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After almost eight happy and productive years at MarketingProfs, I was laid off due to a reorganization. (Chief Content Officer Ann Handley and the director of Publications, Vahe Habeshian, expressed sorrow at this decision, and said they’d vouch for me.)
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In the BBC program “Dr. Who,” the time-traveling hero often discusses “fixed points” in time, moments or events that deeply affect people’s lives.
Meeting Tom Fishburne recently felt like a fixed point in time to me. The moment was quiet and soft, less obvious than some momentous occasions. A subtle watercolor amid the blurred bold strokes of the event, the memory of the meeting has remained with me.
Getting to Meet Tom Fishburne
Tom Fishburne, the cartoonist and marketer (aka the Marketoonist) was the speaker for a session at the MarketingProfs B2B Forum in Boston. Before Tom was a full-time cartoonist, he worked as a product marketer. Now, his cartoons brilliantly combine humor, marketing smarts, and artistic appeal.
I’ve been following his work for a while now. I’ve also listened to his interview at MarketingProfs and other places, and read his blog.
As Tom gave his talk, I sat in the back of the room, sketching visual notes in my art pad. While making sure the event rolled smoothly,Kathy Bushmanwhispered to me, “You have to meet Tom. You have to show him your drawings.”
The idea of doing so scared me. A lot. Because it’s one thing to really like someone’s work and something else to meet them. Because maybe he’d end up being a big fat jerk. Maybe he’d fall over laughing at my work. And also, it feels safer to hide behind a notebook than to trot up to the person whose work you admire.
But the little kid in me—the bashful girl who hid her desire to draw for so very long—wanted to talk to Tom. Not as a fan girl (even though I could have easily been one of those other people asking for his autograph). Not even as a marketer (even though his marketing-related advice in the presentation was spot on).
After the crowd left, I approached him. “Hello, I’m Veronica Maria Jarski. I work for MarketingProfs. I’m a writer and, ah, I draw, too…”
And he interrupted me, saying, “Did you draw that work outside? The big poster outside by the door? That’s awesome. I took a picture of it.”
“Yes, that’s my work.”
Then, I showed him the drawing I made of his talk, and he said, “Let me get my camera! I want to take a picture of it. Can I? Do you mind?” And he did.
Tom Fishburne taking a picture of my quick sketch was surreal.
Just like that, I suddenly felt like we had hit it off in our school yard, finding something in common to chat about while hanging upside down from the monkey bars.
Why Meeting Tom Fishburne Mattered So Much to Me
In meeting with my writing group regularly, I’ve grown to deeply value the friendship, insight, and support of other friends on the writing journey. However, until I met Tom, I didn’t realize how I needed to meet another artist.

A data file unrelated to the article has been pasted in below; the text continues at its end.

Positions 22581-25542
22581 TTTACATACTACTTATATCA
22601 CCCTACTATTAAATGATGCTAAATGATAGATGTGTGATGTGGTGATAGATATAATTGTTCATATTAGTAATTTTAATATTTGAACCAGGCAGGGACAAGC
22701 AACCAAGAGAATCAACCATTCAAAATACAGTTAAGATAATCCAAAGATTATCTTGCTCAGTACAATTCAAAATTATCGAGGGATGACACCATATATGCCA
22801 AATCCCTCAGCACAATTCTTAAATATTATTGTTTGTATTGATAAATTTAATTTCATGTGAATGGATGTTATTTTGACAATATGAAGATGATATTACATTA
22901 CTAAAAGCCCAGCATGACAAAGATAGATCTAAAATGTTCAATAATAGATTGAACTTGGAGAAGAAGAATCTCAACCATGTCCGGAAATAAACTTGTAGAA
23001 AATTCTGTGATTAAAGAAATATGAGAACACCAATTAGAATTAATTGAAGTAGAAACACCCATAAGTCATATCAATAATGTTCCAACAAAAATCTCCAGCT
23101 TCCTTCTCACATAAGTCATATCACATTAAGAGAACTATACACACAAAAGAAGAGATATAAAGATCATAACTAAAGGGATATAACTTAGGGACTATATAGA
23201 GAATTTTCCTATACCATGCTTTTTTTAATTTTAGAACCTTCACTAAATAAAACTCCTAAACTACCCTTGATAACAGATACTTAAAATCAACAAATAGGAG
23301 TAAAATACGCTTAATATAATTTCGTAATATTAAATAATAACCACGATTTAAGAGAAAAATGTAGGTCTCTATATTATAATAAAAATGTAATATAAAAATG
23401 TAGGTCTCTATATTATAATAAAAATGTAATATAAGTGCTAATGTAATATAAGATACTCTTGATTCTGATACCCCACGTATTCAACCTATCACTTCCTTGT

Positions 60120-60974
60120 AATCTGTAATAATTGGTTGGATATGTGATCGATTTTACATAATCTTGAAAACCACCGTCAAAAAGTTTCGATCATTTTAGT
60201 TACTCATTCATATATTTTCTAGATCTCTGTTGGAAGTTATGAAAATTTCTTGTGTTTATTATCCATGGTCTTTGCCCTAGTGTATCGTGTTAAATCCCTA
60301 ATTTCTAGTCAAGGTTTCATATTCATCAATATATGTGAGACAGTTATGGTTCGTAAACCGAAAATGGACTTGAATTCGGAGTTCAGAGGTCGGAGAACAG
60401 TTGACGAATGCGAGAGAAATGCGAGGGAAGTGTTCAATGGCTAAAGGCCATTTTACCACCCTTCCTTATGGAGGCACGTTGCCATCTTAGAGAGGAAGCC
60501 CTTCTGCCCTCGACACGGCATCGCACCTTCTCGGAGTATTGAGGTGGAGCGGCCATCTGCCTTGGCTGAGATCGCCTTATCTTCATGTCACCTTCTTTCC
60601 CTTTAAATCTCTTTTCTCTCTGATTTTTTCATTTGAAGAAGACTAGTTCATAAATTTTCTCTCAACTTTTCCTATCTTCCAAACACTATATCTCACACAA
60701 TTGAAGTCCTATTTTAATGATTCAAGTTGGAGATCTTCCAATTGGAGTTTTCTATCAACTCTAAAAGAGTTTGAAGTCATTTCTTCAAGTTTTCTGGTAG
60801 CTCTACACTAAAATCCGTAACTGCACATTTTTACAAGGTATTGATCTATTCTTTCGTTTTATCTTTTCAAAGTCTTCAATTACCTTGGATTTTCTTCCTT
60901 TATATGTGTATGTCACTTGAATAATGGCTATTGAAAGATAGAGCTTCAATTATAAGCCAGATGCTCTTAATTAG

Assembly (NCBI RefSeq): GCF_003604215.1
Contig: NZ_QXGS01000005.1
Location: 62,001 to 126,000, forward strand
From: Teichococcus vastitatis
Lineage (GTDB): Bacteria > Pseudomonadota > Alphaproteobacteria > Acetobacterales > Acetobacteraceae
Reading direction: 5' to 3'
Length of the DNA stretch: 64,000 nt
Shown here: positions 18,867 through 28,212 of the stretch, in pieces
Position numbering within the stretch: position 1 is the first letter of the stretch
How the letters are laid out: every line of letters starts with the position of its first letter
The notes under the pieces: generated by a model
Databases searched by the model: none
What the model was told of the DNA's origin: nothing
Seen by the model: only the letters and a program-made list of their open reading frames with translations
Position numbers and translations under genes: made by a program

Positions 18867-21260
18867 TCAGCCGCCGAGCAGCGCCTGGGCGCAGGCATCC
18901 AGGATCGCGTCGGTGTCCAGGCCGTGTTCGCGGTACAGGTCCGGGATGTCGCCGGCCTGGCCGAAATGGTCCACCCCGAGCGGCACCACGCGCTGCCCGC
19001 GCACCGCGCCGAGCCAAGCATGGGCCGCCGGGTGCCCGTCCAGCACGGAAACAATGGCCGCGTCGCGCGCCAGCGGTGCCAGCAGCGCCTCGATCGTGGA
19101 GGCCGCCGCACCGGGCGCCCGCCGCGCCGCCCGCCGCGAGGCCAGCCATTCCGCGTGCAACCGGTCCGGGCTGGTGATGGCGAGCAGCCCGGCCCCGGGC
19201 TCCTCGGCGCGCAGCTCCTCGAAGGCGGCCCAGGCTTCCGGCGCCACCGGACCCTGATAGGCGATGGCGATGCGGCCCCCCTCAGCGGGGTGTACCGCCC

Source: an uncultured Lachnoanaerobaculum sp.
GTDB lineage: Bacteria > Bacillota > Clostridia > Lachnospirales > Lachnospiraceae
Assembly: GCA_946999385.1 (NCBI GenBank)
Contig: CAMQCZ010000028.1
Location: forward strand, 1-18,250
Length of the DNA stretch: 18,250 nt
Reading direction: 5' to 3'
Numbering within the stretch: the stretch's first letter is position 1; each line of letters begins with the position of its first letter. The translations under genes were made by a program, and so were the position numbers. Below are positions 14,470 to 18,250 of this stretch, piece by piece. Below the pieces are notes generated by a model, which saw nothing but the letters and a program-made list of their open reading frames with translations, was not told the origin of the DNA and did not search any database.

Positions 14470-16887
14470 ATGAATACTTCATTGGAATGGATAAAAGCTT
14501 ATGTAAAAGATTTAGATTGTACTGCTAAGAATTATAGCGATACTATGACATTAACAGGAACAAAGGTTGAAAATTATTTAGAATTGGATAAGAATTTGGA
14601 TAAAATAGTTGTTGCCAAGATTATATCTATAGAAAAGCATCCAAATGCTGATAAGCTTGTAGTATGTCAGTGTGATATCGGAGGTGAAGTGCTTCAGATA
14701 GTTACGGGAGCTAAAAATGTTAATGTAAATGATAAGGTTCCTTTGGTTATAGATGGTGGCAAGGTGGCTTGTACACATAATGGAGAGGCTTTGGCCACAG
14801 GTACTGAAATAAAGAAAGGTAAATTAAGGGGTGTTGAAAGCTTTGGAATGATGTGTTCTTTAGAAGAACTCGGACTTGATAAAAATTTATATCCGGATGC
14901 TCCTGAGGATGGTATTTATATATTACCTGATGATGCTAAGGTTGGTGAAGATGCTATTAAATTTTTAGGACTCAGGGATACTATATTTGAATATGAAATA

For the 15-minute meeting, I completely forgot my self-consciousness; Tom didn’t treat me like the barely known artist that I am. Instead, he warmly spoke to me like another artist on the same art-supplies-strewn road. We talked about the unfurling of one’s artistic side, about the self-doubt and insecurities that come at first until one find’s one style, about how people treat cartoons or drawings as opposed to what it considered “real art.”
He shared his own artistic journey and what he has learned along the way. The lessons are applicable to writers, artists, illustrators, anyone creative…
Set personal goals. Tom mentioned making goals for himself. “Set goals for yourself, not for work, not for a client, but for YOU.” Plan to draw something outside of work once a week. Or commit yourself to finishing a certain drawing project by a certain date.
Practice regularly.Drawing is a craft, and that means continually working to improve in it, to grow.
Be confident in your style. Don’t compare your work to other people or hope to draw like someone else. Be the artist that you are.
Finding One’s Artistic Voice
The advice that lingered most in my mind was the one about being the artist that you are. (Perhaps because we talked about this point the most.)
When I first began drawing, I longed to be an artist along the lines of someone likeHolly Hobbie. Later, I was obsessed with the fantastic Arthur Rackham. Then, I wanted to be likeMarc Chagall, with his brilliant colors, floating people, and deep imagery. Then I hoped to create work likeLane Smith.
But as much as I studied and enjoyed and fell in love with those artists’ work, when I draw, my people come out like this (if I have time):
Or like this (if I’m sketching a live talk):
I’ve learned that, yes, you can learn from your favorite artists (just like you can learn from your favorite writers), but you should not spend your artistic life longing to be like another artist… My own artistic journey means becoming truer to the artistic spirit within me, cultivating a spirit of peace and truth, mindfully sharing the gifts God gave me…
And unfurling one’s style and talents means continually learning and practicing. It’s the only way to let your style emerge.
Being true to yourself means being true to who you are in the creative world.
Have you been shy about calling yourself an artist or a writer? How have you changed since you first began drawing or writing?